How To Choose the Right Athletic Shoe

PD_7_ss07009The right pair of athletic shoes can lower the risk of injuries and keep you comfortable. Shopping for these shoes can be confusing. Here are some fast facts you need to know before you head to the store.

Why Choosing the Right Shoe Matters

Wearing the right shoe may enhance your performance and give you the comfort and support you need to enjoy staying active. It can also help you:

Avoid Getting Foot Problems

The proper fit and shoe for your activity help protect your feet from problems that can happen over time. Common foot problems that may be from poor shoes are:

  • Blister—a fluid-filled bump on the skin
  • Bunion—a swollen, sore bump on the joint that connects your big toe to your foot
  • Callus—abnormal thickening of the top layer of skin
  • Corn—a small, thickened area of skin that forms on the toe
  • Hammer toe—a toe that stays bent at the middle joint in a claw-like position

Lower the Risk of Injury

The wrong shoes can raise the risk of these injuries that can keep you from doing the things you like to do:

  • Plantar fasciitis—inflammation of the thick band of tissue that runs the length of the bottom of the foot and connects to the heel bone, resulting in pain on the bottom of the foot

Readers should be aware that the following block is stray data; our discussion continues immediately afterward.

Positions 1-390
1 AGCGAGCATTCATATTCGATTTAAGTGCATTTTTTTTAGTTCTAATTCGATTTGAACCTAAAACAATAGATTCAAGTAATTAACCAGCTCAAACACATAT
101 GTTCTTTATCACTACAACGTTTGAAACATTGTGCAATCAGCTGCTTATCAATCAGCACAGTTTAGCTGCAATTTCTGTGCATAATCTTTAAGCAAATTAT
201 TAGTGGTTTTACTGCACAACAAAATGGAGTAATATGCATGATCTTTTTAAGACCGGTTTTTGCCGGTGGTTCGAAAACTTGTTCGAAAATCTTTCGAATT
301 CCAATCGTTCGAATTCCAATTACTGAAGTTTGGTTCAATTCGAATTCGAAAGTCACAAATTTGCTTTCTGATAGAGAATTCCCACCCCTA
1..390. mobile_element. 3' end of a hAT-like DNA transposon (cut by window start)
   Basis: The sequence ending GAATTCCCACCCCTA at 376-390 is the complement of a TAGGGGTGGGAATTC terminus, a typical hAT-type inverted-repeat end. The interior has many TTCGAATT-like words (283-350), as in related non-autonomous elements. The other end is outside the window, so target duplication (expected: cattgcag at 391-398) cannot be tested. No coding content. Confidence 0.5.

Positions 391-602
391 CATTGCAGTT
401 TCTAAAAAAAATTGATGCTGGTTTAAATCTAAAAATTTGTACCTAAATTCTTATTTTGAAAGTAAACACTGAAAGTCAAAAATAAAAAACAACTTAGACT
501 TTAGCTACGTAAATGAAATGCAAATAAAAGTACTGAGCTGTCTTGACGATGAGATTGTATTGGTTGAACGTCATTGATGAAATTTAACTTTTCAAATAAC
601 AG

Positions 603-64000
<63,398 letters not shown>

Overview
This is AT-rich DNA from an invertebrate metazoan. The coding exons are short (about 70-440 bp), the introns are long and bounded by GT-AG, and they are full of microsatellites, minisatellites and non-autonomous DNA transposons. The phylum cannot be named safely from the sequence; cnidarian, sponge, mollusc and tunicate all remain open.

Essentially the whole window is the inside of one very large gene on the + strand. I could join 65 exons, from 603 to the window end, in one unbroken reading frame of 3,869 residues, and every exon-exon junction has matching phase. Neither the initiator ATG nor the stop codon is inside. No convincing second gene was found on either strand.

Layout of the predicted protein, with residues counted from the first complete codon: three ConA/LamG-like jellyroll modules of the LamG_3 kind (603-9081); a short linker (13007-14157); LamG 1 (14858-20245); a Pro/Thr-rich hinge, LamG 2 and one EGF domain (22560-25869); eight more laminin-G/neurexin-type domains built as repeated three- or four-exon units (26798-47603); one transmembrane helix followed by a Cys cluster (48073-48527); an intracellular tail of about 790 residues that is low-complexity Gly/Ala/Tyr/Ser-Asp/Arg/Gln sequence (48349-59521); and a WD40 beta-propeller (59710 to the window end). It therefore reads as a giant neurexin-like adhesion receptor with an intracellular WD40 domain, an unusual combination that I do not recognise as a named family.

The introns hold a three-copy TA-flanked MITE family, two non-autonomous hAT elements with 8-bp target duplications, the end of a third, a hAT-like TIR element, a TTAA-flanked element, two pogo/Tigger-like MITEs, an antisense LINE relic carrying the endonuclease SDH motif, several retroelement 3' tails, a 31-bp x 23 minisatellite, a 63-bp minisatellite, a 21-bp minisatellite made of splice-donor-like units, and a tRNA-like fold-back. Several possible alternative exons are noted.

• Stress fractures—tiny cracks in bones from repetitive stress or overuse, such as from running
  • Achilles tendinopathy—inflammation or tearing of the Achilles tendon
  • Heel spurs—calcium deposits that form where the plantar fascia connects to the heel bone
  • Sesamoiditis—tenderness or inflammation of the pea-shaped bones in the ball of the foot under the big toe

Factors to Think About in Choosing New Shoes

Tracking down a pair of shoes does not need to be scary. First, look to see if you need a new pair. Shoes should be replaced every 4 to 6 months. Some signs that you need new ones are cracks in the sole of the shoe or worn down heels. Other signs of wear are stiff feel in the shoe or changes in the shape of the upper shoe. If you have had pain or soreness in your feet, knees, or hips after a workout, it could also mean you are due for a new pair.

Let's go over a few things you need to know before you choose your shoes.

Foot Types

The first thing to think about is the type of feet that you have. There are three types:

  • Pronators have a low or flat arch and tend to wear down the inner edges of their shoes. These people should look for shoes that support the midfoot area, which limits overuse of the inside edge of your feet.